You want to have a technology that is an order of magnitude better than the next best thing.
The observation that most monopolistic companies spawn from technological innovation is useful in its own right. If we look to history, we find examples of this dating back to the industrial revolution, such as the Carnegie Steel Co., which gained its status partly due to technical innovations and increased efficiency in the production of steel. In more recent memory, the advances made by Google with algorithms such as PageRank enabled the company to emerge from the early stages of the Internet as the standard for modern information search and retrieval. Barring cases where organisations operate outside of the law, wherever we find monopolies in business we also tend to find technological progress at the centre.
But innovation alone is not the sole driving force that forges these types of super-organisation. As Thiel points out, the technology advancements that accompany such businesses tend to be paradigm-shifts in their fields. These are either completely new solutions to well-known problems, which enable people to do something that was previously impossible, or they are an improvement over an existing technology that provides dramatically better user-experience, lower-cost, or improved efficiency. In each case, these improvements need to be orders of magnitude better than the closest competing technology that achieves the same goal.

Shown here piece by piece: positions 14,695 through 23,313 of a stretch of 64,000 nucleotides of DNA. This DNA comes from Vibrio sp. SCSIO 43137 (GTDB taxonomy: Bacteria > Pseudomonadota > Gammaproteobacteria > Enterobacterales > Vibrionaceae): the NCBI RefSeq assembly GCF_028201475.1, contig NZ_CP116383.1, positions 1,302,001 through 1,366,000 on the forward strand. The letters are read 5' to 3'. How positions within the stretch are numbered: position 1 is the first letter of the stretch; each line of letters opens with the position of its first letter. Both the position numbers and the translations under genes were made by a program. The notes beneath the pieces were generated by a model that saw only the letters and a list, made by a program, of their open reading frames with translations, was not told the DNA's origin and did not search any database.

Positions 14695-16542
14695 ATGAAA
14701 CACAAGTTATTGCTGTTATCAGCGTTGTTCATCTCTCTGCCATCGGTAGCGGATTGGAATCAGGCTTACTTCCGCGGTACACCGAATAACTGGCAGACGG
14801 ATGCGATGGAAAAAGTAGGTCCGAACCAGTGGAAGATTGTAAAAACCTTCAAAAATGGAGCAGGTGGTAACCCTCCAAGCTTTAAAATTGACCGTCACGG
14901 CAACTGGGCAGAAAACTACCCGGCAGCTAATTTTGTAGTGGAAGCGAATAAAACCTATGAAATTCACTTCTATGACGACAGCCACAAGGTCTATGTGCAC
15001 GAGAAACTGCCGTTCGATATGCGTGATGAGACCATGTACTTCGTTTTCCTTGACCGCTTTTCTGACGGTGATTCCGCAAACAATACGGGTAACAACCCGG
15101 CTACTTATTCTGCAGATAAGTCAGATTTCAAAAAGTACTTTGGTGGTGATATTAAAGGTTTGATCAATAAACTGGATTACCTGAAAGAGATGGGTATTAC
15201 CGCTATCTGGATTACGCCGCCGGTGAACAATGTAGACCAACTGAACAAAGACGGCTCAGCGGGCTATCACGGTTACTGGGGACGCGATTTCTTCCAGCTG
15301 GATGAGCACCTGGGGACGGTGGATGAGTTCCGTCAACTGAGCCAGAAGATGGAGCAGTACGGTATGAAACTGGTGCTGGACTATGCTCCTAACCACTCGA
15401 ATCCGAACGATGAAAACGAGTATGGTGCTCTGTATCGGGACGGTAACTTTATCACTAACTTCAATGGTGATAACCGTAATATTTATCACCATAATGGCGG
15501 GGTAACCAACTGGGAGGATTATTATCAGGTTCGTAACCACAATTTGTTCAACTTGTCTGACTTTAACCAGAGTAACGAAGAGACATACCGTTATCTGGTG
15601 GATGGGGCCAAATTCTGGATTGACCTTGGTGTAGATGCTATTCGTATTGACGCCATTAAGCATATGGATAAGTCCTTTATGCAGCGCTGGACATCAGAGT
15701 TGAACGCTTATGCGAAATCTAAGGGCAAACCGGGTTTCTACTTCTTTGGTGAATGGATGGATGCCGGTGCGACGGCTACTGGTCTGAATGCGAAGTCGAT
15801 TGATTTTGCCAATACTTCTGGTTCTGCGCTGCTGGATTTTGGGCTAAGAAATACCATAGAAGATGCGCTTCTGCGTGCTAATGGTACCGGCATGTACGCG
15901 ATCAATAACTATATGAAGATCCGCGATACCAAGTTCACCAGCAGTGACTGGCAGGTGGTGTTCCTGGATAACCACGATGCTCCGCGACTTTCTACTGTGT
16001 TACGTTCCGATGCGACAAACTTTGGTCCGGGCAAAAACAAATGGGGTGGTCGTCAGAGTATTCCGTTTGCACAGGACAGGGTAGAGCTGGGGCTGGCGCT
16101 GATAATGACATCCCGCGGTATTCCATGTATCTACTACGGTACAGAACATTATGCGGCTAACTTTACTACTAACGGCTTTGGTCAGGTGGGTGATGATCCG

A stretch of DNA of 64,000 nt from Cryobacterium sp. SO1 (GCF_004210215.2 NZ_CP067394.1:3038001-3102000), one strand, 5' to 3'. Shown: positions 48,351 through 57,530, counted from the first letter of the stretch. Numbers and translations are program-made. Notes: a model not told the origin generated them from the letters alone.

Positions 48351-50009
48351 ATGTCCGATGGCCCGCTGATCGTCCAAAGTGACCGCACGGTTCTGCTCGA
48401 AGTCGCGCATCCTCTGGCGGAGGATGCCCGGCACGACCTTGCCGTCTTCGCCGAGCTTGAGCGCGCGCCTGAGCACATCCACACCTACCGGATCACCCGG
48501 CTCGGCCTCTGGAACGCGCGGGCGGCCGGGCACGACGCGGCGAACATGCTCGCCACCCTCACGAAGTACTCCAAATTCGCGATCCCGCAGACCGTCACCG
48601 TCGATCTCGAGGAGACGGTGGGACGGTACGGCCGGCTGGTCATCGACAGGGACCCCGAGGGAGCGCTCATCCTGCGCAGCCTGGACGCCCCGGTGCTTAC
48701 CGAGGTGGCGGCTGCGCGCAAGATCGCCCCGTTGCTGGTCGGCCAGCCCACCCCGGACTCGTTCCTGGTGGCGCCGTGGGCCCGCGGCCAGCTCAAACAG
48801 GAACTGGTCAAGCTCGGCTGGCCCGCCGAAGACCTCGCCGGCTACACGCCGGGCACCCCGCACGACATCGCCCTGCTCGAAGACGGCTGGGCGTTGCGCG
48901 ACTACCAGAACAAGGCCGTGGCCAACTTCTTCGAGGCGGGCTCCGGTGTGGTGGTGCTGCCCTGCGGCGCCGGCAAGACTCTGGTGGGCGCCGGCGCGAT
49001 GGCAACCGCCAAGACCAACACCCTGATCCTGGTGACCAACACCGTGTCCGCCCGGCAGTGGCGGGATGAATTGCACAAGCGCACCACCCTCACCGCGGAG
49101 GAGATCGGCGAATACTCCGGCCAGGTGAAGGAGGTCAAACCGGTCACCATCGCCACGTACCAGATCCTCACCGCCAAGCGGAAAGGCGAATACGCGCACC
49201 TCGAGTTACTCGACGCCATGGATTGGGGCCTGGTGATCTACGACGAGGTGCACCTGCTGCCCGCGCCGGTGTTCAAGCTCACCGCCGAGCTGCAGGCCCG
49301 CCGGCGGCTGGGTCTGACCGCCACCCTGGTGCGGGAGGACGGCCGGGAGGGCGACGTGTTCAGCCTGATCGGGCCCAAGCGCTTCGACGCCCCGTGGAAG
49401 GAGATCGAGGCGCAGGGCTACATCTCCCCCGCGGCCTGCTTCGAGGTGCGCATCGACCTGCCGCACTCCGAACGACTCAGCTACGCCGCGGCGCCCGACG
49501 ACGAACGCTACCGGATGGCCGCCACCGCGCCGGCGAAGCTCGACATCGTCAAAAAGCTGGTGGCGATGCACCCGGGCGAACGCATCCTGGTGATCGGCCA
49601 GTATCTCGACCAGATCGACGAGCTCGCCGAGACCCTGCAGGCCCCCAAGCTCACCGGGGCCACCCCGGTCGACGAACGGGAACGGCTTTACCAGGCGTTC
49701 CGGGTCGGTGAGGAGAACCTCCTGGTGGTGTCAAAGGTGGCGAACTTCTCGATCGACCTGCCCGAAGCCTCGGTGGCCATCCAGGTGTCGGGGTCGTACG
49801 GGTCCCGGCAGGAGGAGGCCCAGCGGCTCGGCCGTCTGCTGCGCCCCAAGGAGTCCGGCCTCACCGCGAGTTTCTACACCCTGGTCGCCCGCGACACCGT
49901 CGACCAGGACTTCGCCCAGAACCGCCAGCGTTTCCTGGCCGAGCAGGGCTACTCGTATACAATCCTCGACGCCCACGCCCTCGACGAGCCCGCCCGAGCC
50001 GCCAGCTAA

Take Amazon, for example, which was able to design processes and systems using technology that allowed them to reduce costs so much that they are able to sell 10x as many books as their nearest competitor. Only when advances of this gravity are made do we see monopolies formed.
It’s clear that this is also a trait that Bitcoin embodies strongly. The key breakthrough made by Nakamoto was to find a robust solution to the double-spending problem associated with digital cash. Otherwise known as the ‘Byzantine Generals Problem’, the issue of enabling secure peer-to-peer value transfer in the absence of a trusted third party was unsolved prior to the advent of Bitcoin.
However, this is only one side of coin when considering how Bitcoin resembles a monopoly through technological advancement. In fact, it is quite reasonable to argue that Bitcoin both cracked this previously unsolved problem, and did so in such a way that it could facilitate payments at a fraction of the cost of existing systems. By removing third party intermediaries from online transactions, Satoshi’s triumph was in drastically reducing the cost of making these types of payments. No longer was it necessary to pay a large fee to send money to a recipient across the globe using PayPal or Western Union. Instead, Bitcoin presented an alternative where a much smaller fee can be offered to a network that compete to earn it, rather than acting as rent-collectors for payment systems.